First, Warrigal is a word meaning 'wild dingo' from the Dharuk
language of the Sydney region of New South Wales, and is used in other contexts as a synonym for 'wild' (Dixon, Ramson and Thomas 1992:83).
136) Spelling variations abound: Darrook (Mathews, 1897); Dharrook (Mathews, 1898); Dhar'ook (Mathews and Everitt, 1900); Dharruk (Mathews, 1901, 1903); Dharrook (Capell, 1970); Dharuk
(Capell, 1970, map 1); Darug (Tindale, 1974); Dharug (Kohen and Lampert, 1987).
speakers died of smallpox, brought by European colonists, and the language was almost completely out of use by about 1850.
The final speaker welcomed his ancestors' spirits home with a prayer in the Dharuk
language, which is not a local or now spoken (living) language.
1992:115) indicate buruwan and burwan derives from the Dharuk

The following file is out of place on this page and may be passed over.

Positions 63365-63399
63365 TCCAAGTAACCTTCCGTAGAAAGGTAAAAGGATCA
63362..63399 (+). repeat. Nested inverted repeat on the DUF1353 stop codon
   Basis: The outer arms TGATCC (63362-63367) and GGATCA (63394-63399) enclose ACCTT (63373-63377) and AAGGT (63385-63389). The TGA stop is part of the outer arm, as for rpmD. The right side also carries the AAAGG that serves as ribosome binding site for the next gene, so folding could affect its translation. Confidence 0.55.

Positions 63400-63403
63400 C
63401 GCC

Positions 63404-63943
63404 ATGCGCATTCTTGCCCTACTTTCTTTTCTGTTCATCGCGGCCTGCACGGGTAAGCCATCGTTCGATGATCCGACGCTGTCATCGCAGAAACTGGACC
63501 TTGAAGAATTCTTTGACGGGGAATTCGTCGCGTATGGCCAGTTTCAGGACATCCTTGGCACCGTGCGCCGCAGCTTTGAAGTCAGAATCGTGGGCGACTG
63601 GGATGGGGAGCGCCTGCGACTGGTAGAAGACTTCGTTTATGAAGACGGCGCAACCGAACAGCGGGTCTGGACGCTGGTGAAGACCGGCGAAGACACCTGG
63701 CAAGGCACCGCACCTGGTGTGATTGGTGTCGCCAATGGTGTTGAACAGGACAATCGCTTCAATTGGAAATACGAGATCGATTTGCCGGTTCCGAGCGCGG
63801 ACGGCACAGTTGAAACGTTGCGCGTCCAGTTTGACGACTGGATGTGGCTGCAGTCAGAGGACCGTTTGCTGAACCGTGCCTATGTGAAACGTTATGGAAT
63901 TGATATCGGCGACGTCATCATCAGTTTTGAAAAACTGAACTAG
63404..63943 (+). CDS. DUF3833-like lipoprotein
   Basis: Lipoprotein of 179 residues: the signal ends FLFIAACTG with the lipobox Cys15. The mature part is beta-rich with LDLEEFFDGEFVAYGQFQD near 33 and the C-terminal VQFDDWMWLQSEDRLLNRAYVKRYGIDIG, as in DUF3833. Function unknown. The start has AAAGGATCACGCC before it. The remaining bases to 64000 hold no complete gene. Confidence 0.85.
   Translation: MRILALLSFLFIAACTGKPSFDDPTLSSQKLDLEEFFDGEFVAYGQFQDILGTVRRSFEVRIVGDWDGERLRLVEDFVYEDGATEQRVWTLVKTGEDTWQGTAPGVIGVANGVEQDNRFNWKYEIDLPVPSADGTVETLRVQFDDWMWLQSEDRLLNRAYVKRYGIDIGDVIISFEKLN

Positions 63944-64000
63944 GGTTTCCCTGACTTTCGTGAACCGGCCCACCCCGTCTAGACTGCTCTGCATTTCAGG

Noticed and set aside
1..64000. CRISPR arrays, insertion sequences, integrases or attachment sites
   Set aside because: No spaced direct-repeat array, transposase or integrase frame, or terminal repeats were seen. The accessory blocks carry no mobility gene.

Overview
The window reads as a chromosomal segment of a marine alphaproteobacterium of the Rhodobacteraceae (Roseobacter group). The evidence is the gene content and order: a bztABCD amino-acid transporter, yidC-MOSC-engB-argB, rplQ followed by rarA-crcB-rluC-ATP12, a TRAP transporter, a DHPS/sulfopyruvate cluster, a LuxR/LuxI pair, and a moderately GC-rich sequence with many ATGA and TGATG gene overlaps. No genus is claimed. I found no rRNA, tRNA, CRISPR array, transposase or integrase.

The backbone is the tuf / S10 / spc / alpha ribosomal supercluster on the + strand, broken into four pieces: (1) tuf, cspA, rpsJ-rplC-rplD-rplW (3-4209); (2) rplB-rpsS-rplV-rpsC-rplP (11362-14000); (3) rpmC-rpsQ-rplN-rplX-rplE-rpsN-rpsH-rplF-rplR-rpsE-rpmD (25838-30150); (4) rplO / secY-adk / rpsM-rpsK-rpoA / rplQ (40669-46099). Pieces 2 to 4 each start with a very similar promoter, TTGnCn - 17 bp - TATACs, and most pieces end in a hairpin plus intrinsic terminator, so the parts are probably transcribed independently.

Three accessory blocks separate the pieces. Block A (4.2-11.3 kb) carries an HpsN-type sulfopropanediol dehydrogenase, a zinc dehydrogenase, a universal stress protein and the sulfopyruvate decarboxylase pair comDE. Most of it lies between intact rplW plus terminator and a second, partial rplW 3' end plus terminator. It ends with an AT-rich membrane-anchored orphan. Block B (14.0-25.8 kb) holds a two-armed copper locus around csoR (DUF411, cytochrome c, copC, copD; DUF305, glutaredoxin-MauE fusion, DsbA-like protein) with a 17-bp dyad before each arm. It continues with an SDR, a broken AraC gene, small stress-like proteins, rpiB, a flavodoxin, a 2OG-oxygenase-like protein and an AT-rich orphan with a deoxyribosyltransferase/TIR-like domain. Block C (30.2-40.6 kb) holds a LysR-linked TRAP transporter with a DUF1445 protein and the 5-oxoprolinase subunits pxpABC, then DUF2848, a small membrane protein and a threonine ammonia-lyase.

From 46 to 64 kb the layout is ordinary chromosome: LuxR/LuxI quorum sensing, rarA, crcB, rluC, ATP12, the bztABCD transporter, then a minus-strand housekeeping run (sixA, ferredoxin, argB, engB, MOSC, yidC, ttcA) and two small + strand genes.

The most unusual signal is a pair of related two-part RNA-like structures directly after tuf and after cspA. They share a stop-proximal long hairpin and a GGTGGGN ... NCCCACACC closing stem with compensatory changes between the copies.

(Dharug) language of the Sydney region; and Hill and Osborne (2001:84) suggest burrawang or burrawan were from the Dharuk
language of Aboriginal people from the Sydney and Illawarra regions (see also Kennedy et al.
The word was first written koolah, which was probably closer to the way it was pronounced in Dharuk
Djinawam'yum likandhu nhanha yaka mam'thuman nyakuru ngayili, ngalanguru ngaya ga nha nyaku dharuk
of the mealy contents, & out of the fibres they make rope wurt wurt Bulrush yandijut Typha yanjidi Typha angustifolia, root yimbun Typha angustifolia, root yimbun Bulrush yun-tid, yun-jid Typha, 2 species Name Tribe/Area arrangkwur-ra Enindjilyau-kwa, Groote Eylandt baal yan Wiradjuri balyan Lake Cargelligo, Wiradjuri baraba Dharuk
inland baraba Tharawal bayagan Badjalang berng-kanng Wodowro, Wathaurung bitthin Jori Jota boo-reetch Jaara booroorehr Ualarai boortitch L.